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Accountability in the School System – an illustrative example from England. A Workshop Presentation. 10 th OECD - Japan International Seminar Tokyo, 24 th June 2005. Professor David Hopkins HSBC iNET Chair of International Leadership. Intelligent Accountability.

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Accountability in the school system an illustrative example from england a workshop presentation

Accountability in the School System –an illustrative example from England.A Workshop Presentation

10th OECD - Japan International SeminarTokyo, 24th June 2005

Professor David HopkinsHSBC iNET Chair of International Leadership


Intelligent accountability
Intelligent Accountability

“Accountability is in some ways the foundation of public services today. Without accountability there is no legitimacy; without legitimacy there is no support; without support there are no resources; and without resources there are no services……

…intelligent accountability serves two functions: it helps the system learn from itself, and it shows the public that they are getting value for money”

David Miliband at the North of England Education Conference, Belfast, 8 January 2004.


Then and now
Then and now

Now

Pre-1997



Advantages of this approach
Advantages of this approach

  • Encourages ownership of targets & improvement

  • Self evaluation focuses attention on weak spots

  • Differentiates better between different schools e.g.

    • Firm floor targets for poor performers

    • Continued stretch for high performers (>50% 5A*-C)

  • Promotes assessment for learning & personalisation

    But there’s a danger of drift – need to retain whole-system view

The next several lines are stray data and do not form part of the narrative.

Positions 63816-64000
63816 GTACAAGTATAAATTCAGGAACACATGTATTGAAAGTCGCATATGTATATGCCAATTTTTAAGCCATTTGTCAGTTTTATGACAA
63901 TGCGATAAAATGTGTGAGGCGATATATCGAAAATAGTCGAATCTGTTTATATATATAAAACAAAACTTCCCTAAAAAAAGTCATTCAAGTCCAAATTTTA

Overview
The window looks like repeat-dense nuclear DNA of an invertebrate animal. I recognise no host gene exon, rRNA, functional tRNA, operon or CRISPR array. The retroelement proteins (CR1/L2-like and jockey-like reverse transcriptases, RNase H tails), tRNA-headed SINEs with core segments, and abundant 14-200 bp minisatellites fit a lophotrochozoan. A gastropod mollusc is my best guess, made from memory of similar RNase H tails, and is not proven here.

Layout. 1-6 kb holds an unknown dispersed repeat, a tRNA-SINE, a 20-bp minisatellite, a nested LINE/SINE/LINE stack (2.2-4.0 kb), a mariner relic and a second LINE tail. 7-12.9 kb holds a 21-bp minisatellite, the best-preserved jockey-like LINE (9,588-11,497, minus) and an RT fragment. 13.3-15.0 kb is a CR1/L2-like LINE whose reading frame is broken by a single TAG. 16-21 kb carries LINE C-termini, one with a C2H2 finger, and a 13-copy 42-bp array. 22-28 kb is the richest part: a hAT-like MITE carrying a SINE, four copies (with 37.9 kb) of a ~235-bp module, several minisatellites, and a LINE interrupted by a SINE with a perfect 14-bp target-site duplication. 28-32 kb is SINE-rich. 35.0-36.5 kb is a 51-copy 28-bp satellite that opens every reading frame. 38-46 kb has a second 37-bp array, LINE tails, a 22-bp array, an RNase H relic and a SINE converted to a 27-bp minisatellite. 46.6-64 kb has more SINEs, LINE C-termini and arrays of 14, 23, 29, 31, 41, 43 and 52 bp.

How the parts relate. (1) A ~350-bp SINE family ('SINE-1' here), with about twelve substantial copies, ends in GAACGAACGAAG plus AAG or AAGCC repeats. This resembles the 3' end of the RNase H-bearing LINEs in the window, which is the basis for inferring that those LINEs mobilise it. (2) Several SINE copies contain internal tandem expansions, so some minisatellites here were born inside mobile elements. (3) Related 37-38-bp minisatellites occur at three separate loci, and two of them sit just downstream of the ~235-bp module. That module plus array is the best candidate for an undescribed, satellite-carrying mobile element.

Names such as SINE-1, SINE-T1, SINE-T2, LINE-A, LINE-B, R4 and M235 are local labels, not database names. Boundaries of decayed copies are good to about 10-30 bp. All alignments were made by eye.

What s changed
What’s changed?

  • Pressure eased on our blunt levers

    • OFSTED inspections focusing on core issues, not observing every lesson

  • Increased precision using VA data

  • A more sophisticated, but more complex system, with more options at every step, but greater reliance on local judgements

  • Better incentives for success, designed to encourage system-wide improvement

  • Better solutions to failure: academies, fast-track to closure

    But this needs to bite on different types of schools


100

90

Option 6, N = 3313

80

70

Low Achieving

N = 483

60

Underperforming

Actual 5+A*-C % 2003

50

N = 539

40

Progressing

N = 1495

30

High Performing

20

N = 696

10

Leading the System

0

N = 100

0

10

20

30

40

50

60

70

80

90

100

Estimated 5+A*-C % from pupil KS3 data

Segmentation of the Secondary School System

Below 30% 5+A-C

5+A*-C >=30%, lower quartile value added

5+A*-C >=30%, 25-75th percentile value added

5+A*-C >=30%, upper quartile value added






Conclusions
Conclusions

  • The new system is better at driving improvements in the top half of the market

    • better stimuli from VA data

    • better incentives to perform and help the whole system

    • but we need something similar for primary schools

  • We have better solutions at the bottom end

    • Better intelligence about the problems: SIP & OFSTED

    • More options for dealing with failure quickly

  • But communications need to strike a balance between encouragement and tough messages that failure is unacceptable

  • CVA allows sharp focus on underperformance that is being tackled directly through SST and DfES networks

  • But we need some clear triggers for ratcheting up (or down) our approach to a school – SIPs must know what problems to look for and how to tackle them & we need access to that information

  • How will the accountability system need to adapt in the future?


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